We discovered the embedded video on TED. It is an 8 minutes presentation by Google Marketing Director Dan Cobley. Cobley has a background as physics student. He makes it clear that marketing people can learn a lot from the exact science of physics.
His usage of Newton's Law which says that Force = Mass x Acceleration is illustrative. We can also write this Law as:
Force / Acceleration = Mass
Now, if we read for 'Mass' the size / reputation of a specific Brand and make the switch to marketing, we can deduct that we need ever more force (be it personnel, staff, money, advice etc) to increase brand awareness further and/or to change the reputation of a bigger brand when it deteriorates.
If we add to that the fact that it is also more complicated to 'control' brand name value in the New Digital Era with so much more information readily available online, we can deduct two things:
1) We do now understand why a lot of large firms do not try to streamline brand awareness in such a way that they want to create one 'master brand' that replaces all the sub brands. In other words: the strategy of Unilever and Coca Cola that work with several in-and-of-itself good brands next to each other in a portfolio of brands is the right one. What ING Bank did in the Netherlands, killing its well-respected Postbank lable is totally wrong.
2) In the past we used to think that - especially in international markets - smaller firms were at a huge disadvantage. Both financially and in terms of brand-name reputation. In the Globalized world in which we live today, money is now flowing freely around. Financial capital is less sticky than it used to be. Whenever small firms from Emerging Markets show nice growth track records with their relatively new and unknown products, it is far more likely now that it will translate into growing numbers of shareholders of big competitors now becoming interested in buying a stake in the newcomer. And also: building the brand of that newcomer is far more easy than it is for the formerly leading big brand to revamp itself.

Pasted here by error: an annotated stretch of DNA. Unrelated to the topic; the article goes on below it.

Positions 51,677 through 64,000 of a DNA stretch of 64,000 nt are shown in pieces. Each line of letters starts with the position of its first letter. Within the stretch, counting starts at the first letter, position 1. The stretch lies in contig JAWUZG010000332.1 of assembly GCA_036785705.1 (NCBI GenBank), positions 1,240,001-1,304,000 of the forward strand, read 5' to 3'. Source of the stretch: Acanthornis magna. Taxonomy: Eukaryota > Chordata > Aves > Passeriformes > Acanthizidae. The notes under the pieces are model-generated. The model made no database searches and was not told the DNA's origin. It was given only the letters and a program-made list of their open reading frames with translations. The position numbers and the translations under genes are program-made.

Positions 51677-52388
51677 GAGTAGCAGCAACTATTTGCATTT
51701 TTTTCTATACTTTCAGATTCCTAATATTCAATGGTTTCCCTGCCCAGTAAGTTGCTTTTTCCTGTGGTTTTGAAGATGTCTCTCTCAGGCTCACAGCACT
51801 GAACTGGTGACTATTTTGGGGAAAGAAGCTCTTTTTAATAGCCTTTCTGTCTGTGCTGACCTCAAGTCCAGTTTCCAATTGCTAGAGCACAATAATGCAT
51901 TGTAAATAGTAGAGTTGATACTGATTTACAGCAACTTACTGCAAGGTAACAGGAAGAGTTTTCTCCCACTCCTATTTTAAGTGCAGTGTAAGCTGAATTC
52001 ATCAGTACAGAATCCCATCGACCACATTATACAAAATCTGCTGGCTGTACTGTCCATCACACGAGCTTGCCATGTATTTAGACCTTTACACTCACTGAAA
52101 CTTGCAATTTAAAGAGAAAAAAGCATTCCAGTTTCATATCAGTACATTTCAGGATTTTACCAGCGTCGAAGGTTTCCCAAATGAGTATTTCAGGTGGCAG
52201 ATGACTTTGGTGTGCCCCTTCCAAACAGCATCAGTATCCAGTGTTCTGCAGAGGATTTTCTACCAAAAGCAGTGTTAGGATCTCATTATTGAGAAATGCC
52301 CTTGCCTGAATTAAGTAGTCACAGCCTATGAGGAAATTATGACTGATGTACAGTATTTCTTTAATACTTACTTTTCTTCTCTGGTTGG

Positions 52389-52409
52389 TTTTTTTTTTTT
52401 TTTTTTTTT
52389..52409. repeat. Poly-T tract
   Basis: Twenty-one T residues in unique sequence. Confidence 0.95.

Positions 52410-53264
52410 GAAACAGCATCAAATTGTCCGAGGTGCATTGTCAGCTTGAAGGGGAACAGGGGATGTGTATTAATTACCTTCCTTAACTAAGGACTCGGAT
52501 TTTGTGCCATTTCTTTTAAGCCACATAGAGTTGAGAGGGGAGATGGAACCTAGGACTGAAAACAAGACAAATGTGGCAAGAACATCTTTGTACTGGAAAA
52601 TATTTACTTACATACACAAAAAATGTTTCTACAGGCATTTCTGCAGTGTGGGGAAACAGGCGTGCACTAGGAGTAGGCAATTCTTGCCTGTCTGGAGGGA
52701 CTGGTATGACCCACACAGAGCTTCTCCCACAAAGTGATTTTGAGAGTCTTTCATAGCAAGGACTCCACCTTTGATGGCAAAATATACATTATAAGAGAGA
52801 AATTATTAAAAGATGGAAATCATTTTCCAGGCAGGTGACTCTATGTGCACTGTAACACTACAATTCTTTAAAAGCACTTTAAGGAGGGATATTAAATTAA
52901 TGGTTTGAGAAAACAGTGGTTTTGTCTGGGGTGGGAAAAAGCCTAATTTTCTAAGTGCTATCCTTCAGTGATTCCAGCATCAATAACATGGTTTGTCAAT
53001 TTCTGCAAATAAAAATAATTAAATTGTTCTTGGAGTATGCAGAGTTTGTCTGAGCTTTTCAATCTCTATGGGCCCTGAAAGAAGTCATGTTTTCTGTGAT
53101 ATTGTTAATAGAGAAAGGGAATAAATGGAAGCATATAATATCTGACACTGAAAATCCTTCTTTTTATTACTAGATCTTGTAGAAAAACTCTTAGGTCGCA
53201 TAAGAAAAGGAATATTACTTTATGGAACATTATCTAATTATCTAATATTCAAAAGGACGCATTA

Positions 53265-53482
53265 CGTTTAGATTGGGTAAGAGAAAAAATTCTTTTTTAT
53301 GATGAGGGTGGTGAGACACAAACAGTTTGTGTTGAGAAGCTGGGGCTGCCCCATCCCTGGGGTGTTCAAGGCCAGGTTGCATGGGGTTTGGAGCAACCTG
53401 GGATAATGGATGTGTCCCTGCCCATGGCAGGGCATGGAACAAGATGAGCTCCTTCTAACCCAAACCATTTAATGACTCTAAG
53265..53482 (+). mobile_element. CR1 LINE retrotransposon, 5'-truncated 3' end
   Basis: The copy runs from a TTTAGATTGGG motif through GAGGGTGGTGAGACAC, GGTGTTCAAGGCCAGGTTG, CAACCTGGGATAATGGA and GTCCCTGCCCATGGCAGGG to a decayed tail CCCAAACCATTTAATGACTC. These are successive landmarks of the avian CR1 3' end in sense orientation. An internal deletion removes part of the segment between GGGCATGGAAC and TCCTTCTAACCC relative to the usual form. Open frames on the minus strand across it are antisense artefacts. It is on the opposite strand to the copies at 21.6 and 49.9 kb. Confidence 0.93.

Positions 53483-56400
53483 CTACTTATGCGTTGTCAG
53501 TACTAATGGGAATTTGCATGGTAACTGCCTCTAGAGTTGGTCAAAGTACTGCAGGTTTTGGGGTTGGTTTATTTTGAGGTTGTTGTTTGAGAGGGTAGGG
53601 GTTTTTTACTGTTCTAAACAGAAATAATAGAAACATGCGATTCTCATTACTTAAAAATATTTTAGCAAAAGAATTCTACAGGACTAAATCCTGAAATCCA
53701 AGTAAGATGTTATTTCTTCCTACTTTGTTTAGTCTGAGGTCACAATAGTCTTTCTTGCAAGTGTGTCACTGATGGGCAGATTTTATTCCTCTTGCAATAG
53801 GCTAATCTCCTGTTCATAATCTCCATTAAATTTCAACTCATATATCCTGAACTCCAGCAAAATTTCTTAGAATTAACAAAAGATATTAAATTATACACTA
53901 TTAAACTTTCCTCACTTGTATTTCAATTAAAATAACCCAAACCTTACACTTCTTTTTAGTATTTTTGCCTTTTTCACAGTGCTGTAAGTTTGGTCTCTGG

It is interesting to see how this presentation by Cobley does have implications that might make the likelihood of Emerging and Frontier Market firms moving up the international ladder quickly even larger than it already was.
It does also imply that smaller firms are at an advantage within existing markets. Size matters, but not in a way that favors the big firms anymore. True, whenever times get tough the big guys do still have some advantages. Take for instance the situation in the financial world. During the Global Crisis the big banks got sufficient government support to survive whereas smaller 'less systemic and strategic' entities went bust. But on average, over a complete business cycle, 'size' will have a detrimental effect in a world in which money is not THE most critical production factor anymore.